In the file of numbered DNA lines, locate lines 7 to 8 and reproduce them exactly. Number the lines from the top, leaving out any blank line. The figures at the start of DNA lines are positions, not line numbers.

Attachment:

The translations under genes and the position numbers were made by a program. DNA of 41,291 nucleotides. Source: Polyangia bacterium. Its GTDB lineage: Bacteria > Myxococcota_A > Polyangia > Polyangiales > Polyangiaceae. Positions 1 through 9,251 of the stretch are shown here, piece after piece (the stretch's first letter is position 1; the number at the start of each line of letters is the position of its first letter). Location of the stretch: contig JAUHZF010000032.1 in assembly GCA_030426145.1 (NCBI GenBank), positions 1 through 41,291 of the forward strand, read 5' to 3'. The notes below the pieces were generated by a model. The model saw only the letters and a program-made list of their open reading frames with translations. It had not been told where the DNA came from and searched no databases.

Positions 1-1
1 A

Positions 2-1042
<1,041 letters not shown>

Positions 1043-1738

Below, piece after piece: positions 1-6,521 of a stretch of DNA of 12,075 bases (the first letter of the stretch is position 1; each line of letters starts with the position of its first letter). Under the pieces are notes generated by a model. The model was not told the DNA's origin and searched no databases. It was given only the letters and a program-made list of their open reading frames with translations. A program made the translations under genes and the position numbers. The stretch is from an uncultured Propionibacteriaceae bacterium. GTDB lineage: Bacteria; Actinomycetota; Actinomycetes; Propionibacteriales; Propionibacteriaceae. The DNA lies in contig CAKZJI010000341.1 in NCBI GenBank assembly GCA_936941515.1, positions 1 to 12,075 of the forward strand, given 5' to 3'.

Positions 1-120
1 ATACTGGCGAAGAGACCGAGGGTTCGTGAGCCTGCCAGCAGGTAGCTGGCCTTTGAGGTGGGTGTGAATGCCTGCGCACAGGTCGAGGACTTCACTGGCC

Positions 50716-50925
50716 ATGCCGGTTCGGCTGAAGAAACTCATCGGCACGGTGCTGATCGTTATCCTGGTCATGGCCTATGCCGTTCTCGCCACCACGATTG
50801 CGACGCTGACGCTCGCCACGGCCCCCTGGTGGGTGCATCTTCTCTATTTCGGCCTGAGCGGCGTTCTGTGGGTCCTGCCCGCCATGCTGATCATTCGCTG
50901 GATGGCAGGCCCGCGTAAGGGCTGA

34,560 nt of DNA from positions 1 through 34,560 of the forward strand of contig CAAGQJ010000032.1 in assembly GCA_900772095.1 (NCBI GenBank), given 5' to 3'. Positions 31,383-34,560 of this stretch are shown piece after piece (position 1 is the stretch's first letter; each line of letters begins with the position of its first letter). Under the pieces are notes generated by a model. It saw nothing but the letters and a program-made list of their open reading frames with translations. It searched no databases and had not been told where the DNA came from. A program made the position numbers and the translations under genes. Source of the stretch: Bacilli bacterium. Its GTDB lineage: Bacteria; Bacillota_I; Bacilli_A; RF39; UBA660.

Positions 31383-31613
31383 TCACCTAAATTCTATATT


Below, piece after piece: positions 1-6,521 of a stretch of DNA of 12,075 bases (the first letter of the stretch is position 1; each line of letters starts with the position of its first letter). Under the pieces are notes generated by a model. The model was not told the DNA's origin and searched no databases. It was given only the letters and a program-made list of their open reading frames with translations. A program made the translations under genes and the position numbers. The stretch is from an uncultured Propionibacteriaceae bacterium. GTDB lineage: Bacteria; Actinomycetota; Actinomycetes; Propionibacteriales; Propionibacteriaceae. The DNA lies in contig CAKZJI010000341.1 in NCBI GenBank assembly GCA_936941515.1, positions 1 to 12,075 of the forward strand, given 5' to 3'.

Positions 1-120